Sustainable fashion is the right fit

By Cecelia Feor


When it comes to shopping for the latest fashions, today’s customers are looking at the tag for more than just the price. A growing distaste for fast fashion has given rise to rising interest in sustainable fashion and the label dangling off that pair of jeans helps customers discern whether their purchase is helping or hindering the planet’s health.

Many clothing brands and stores are responding to this earth loving sentiment with new collections or complete brand overhauls. Local fashion brand Lemonwood has a holistic approach to sustainability.

“We have this mantra of slow fashion,” says Lemonwood founder Christine Peters. “We value timeless pieces.” It’s a stark contrast to the quick fix of uber trendy apparel that may come and go within a few weeks, and result in a landfill top up.

Peters has travelled extensively to ensure her brand’s materials and makers meet her standards, which include using the right dyes on textiles, ethical working conditions for employees and embracing natural materials and methods.

“Finding pieces that are naturally made is like looking for pearls,” explains Peters whose efforts balance ecological integrity and social good. “I think people want to hear the story of where their clothes are made, how they’re made, and who is making them.”

The fashion industry is seeing new brands emerging on the scene that have sustainability baked right into their missions and is integrated into their business models. Ingrid Evans, manager and buyer at Sienna Boutique in Oakville, is adding such clothing brands to the store’s selection in response to the increase in shoppers are seeking high quality apparel from brands that align with their personal values.

“We are endeavouring to source more ethically produced brands,” she says. The boutique carries Ecoalf and Ética – both well known for their sustainability-driven missions that integrate 100 per cent recycled fabrics in their collections as well as use drastically reduced water and chemicals in the production of their goods.

The burgeoning desire for sustainable fashion has been a tremendous boon for consignment shops. A pioneer in Toronto’s sustainable fashion scene is the founder and CEO of Preloved, Julia Grieve, who started her business selling upcycled clothing at a shop on Queen Street in 1995.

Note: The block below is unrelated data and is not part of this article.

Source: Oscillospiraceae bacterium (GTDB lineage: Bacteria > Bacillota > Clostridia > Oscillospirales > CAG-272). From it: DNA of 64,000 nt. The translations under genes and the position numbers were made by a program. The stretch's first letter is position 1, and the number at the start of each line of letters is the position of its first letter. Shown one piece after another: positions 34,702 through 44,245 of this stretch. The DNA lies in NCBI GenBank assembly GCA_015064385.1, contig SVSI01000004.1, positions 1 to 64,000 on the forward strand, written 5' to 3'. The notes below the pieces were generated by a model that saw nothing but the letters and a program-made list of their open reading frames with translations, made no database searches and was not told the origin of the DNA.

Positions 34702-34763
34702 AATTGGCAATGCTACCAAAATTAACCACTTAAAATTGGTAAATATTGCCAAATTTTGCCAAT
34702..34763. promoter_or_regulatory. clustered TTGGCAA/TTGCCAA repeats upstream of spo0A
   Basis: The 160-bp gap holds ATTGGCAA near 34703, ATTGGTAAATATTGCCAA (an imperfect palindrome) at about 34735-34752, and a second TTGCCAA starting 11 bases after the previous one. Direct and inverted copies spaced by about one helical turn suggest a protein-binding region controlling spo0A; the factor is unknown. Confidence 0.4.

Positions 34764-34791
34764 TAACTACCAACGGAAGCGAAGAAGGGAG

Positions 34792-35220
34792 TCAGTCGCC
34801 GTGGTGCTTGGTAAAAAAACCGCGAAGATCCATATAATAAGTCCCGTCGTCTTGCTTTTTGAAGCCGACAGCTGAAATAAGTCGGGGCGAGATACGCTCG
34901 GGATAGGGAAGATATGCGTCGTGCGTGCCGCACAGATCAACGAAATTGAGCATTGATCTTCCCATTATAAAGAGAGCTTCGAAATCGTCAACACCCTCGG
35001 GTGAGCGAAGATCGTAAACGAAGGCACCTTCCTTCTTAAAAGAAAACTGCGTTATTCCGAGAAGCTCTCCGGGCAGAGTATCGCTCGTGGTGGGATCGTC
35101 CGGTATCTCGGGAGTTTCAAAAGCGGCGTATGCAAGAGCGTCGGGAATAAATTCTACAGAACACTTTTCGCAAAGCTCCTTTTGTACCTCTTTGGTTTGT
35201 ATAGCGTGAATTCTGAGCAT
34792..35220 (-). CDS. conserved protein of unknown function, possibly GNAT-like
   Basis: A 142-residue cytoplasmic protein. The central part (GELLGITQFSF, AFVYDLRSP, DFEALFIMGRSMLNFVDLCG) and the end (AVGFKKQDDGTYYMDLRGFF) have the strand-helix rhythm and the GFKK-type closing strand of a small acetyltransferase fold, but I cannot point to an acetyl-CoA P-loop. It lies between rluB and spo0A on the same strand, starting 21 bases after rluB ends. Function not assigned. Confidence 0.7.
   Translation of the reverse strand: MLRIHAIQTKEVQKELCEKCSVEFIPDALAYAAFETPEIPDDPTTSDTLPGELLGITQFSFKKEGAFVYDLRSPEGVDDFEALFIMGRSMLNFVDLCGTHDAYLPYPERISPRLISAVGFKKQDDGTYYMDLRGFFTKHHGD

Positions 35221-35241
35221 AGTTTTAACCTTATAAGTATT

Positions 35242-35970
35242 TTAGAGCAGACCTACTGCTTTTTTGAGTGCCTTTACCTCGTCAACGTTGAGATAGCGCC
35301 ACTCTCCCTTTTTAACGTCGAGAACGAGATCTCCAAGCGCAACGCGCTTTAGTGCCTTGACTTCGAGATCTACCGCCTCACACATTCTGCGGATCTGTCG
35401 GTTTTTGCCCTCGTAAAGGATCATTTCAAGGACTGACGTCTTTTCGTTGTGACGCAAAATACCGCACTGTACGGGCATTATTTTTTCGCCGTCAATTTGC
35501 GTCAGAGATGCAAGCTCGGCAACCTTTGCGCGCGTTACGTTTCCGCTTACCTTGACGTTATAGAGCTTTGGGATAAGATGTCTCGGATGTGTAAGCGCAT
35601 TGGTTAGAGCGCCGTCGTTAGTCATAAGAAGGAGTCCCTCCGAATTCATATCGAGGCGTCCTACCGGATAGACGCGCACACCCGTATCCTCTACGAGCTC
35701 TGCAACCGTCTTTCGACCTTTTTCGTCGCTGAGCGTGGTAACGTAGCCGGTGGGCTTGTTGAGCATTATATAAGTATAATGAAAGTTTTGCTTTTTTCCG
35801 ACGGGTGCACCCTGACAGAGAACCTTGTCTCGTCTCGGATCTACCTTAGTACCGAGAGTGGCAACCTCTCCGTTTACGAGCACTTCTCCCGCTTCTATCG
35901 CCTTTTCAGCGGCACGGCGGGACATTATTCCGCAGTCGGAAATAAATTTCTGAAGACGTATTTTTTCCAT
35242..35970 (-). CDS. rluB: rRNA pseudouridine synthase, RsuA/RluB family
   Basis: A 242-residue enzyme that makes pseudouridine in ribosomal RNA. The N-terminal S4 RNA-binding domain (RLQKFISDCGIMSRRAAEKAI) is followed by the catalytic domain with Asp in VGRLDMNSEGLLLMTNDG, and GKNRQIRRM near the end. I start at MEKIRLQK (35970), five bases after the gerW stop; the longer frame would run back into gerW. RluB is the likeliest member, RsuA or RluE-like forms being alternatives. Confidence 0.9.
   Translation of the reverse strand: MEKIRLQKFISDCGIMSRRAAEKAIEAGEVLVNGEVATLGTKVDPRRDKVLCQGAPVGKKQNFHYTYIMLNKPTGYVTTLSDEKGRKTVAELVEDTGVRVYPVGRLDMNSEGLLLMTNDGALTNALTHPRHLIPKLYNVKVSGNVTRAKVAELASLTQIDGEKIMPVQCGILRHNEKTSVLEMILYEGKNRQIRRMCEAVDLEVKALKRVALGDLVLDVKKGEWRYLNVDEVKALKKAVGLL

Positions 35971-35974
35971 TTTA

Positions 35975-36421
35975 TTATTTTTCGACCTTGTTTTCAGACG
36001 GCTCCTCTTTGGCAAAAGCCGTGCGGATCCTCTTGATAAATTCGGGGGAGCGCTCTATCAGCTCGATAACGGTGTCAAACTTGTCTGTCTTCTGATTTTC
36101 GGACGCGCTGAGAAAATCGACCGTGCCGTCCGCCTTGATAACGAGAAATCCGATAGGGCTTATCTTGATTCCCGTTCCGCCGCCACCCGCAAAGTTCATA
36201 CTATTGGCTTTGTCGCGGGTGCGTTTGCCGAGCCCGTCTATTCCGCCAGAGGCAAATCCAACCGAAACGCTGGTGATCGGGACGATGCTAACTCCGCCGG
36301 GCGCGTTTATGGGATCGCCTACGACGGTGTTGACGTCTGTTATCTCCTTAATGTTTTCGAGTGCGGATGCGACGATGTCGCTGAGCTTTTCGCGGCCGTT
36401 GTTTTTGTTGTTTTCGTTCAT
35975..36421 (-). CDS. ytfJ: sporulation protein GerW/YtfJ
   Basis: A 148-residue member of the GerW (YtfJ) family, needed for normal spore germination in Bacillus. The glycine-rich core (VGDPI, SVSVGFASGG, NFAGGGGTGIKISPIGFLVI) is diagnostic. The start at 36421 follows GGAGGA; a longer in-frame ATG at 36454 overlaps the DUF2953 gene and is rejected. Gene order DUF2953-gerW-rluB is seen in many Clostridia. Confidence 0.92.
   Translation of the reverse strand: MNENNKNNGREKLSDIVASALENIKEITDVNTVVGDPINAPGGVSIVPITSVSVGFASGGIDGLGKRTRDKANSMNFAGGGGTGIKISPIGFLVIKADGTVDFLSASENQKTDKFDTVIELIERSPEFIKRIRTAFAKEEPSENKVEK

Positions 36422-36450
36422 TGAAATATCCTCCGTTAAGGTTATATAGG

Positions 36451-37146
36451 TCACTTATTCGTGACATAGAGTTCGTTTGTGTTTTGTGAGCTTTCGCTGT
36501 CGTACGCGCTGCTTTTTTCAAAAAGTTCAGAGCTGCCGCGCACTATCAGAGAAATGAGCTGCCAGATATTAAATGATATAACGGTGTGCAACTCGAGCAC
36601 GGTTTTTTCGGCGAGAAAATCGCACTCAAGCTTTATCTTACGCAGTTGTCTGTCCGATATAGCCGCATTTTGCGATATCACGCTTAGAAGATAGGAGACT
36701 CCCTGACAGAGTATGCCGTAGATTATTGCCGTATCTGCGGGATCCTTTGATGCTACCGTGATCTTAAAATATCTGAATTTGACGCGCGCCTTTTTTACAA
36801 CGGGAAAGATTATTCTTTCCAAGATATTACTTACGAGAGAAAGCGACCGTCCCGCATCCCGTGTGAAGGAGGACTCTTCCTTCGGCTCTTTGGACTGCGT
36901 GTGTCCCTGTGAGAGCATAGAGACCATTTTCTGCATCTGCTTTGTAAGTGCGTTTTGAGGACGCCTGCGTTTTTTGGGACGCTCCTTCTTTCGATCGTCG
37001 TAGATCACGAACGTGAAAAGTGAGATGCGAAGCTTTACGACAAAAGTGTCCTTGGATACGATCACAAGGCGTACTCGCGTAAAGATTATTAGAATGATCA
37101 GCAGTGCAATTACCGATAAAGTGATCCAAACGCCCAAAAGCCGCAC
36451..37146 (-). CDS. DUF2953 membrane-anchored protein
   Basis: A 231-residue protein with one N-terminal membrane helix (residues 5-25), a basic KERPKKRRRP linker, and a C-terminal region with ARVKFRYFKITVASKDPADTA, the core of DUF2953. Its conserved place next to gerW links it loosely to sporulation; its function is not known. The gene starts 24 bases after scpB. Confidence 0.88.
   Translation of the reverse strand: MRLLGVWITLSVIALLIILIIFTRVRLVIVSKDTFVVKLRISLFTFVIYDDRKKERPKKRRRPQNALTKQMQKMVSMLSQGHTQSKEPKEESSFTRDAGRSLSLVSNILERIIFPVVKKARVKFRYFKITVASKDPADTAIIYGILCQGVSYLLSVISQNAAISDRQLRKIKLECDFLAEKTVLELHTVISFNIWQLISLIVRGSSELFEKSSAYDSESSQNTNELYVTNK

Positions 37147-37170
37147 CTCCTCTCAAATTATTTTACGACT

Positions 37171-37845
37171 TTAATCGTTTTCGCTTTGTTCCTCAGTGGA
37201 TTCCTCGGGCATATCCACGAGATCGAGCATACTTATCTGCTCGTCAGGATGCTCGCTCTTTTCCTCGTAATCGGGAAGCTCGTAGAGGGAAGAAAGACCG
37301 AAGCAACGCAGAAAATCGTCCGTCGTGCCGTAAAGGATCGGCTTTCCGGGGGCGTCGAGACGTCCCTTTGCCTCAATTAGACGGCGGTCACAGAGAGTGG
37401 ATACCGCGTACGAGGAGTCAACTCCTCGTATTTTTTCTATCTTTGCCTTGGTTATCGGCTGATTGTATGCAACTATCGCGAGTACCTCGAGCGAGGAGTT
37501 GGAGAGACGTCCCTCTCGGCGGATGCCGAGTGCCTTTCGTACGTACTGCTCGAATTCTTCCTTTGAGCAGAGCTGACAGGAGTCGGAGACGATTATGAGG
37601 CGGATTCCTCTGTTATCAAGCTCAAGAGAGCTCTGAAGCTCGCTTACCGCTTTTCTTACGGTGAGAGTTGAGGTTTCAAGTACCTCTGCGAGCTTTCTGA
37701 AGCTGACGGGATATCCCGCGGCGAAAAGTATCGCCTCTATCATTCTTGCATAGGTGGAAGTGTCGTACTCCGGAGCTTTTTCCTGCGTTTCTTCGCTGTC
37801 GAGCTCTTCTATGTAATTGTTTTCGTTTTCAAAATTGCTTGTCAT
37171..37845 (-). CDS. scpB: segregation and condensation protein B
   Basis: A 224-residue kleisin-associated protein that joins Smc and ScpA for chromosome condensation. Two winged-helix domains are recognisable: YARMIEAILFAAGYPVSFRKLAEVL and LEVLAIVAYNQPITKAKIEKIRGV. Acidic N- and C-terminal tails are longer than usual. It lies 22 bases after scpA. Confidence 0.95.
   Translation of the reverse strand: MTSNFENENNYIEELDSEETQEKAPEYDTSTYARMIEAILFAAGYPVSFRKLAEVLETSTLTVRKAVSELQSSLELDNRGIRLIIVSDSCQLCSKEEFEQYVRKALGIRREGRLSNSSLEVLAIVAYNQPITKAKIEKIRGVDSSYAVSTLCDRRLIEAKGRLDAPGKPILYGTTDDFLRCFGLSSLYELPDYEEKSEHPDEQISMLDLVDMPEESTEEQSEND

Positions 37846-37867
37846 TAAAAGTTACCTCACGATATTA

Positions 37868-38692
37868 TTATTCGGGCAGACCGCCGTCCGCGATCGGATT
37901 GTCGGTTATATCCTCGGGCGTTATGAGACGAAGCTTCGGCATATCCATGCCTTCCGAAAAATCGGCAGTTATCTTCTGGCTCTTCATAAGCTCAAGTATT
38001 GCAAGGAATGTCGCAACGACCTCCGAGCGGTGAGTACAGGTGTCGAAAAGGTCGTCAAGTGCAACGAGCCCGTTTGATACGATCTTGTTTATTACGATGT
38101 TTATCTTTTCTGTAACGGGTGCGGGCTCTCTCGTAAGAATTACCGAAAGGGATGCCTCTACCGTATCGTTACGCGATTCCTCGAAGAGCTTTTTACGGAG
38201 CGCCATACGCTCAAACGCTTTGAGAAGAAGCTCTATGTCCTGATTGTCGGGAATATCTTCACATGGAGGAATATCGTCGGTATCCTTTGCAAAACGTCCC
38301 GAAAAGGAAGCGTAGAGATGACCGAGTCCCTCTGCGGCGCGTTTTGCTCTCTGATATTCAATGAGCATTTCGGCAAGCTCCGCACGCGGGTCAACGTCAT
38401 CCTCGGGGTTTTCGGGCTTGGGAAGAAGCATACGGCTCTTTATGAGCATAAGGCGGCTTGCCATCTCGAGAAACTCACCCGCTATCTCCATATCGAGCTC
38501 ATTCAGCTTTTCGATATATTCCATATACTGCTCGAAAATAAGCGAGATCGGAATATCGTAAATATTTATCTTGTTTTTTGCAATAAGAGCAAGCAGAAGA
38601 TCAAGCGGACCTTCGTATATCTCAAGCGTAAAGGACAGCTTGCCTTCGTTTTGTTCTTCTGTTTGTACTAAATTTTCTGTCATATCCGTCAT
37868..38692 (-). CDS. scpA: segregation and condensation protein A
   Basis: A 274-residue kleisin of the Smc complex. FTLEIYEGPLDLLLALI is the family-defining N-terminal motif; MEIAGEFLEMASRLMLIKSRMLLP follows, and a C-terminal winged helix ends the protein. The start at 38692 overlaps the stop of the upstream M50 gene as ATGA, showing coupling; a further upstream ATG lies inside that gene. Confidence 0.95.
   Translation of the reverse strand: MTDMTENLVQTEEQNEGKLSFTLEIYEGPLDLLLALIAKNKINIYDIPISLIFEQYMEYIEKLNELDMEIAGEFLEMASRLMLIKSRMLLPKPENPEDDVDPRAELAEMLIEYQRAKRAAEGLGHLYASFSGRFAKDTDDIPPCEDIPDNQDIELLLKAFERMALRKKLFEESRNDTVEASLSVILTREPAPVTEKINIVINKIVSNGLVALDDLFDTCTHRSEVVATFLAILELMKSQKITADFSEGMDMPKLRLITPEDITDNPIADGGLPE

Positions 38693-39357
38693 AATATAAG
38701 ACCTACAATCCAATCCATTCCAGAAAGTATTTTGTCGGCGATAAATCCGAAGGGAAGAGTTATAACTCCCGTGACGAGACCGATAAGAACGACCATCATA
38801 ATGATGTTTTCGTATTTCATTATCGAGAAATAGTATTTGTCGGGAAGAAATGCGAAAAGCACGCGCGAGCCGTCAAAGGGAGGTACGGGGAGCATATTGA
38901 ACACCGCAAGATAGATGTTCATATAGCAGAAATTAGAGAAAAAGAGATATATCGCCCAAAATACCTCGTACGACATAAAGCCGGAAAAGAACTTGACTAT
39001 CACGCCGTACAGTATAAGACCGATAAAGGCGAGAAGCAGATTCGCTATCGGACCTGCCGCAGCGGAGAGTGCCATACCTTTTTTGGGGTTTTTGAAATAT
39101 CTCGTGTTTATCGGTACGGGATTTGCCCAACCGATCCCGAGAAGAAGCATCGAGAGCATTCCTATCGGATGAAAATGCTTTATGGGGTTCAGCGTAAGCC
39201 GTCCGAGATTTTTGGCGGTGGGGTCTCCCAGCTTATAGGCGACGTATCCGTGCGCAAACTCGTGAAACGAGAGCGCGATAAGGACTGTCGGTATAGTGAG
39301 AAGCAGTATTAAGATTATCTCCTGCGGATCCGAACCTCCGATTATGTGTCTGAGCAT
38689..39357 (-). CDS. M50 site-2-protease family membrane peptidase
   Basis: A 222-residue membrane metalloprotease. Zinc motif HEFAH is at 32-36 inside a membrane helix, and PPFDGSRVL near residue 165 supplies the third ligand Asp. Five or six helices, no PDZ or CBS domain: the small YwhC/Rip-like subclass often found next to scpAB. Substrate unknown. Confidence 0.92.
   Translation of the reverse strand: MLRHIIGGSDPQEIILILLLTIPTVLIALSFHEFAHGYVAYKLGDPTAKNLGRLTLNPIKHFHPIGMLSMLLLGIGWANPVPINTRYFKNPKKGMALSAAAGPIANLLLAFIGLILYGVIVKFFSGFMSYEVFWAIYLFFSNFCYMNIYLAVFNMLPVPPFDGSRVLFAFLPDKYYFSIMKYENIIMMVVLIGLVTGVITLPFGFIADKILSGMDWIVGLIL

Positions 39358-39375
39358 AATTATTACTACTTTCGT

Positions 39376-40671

“The idea of creating a sustainable line was never at the forefront of Preloved ever,” says Grieve who started the business out of a personal love for picking unique finds and transforming them into stylish pieces. “Back in those days, we had no idea.” Today, Preloved uses vintage fabrics along with deadstock or overrun fabrics to create unique garments that are now sold online through her ecommerce site.

Referring to herself as the accidental environmentalist, she says, “We are learning as fast as everybody else out there, and inspiring everybody to do their part.“ Her go-to is to thrift, and emphasizes, “We need to normalize second-hand clothing.”

With more options than ever for fashionistas looking for the perfect second hand find, there’s nothing like hitting a consignment shop for the true thrifting experience. Posh Couture, located in downtown Burlington, is a consignment boutique that carries exclusively upscale brands – making the job of finding high quality previously loved clothes and accessories easy – and more affordable.

“Consignment keeps luxury items in circulation which extends their usefulness,” says owner Kim Roefe. “Consumers save money while helping the environment.” It’s a win-win.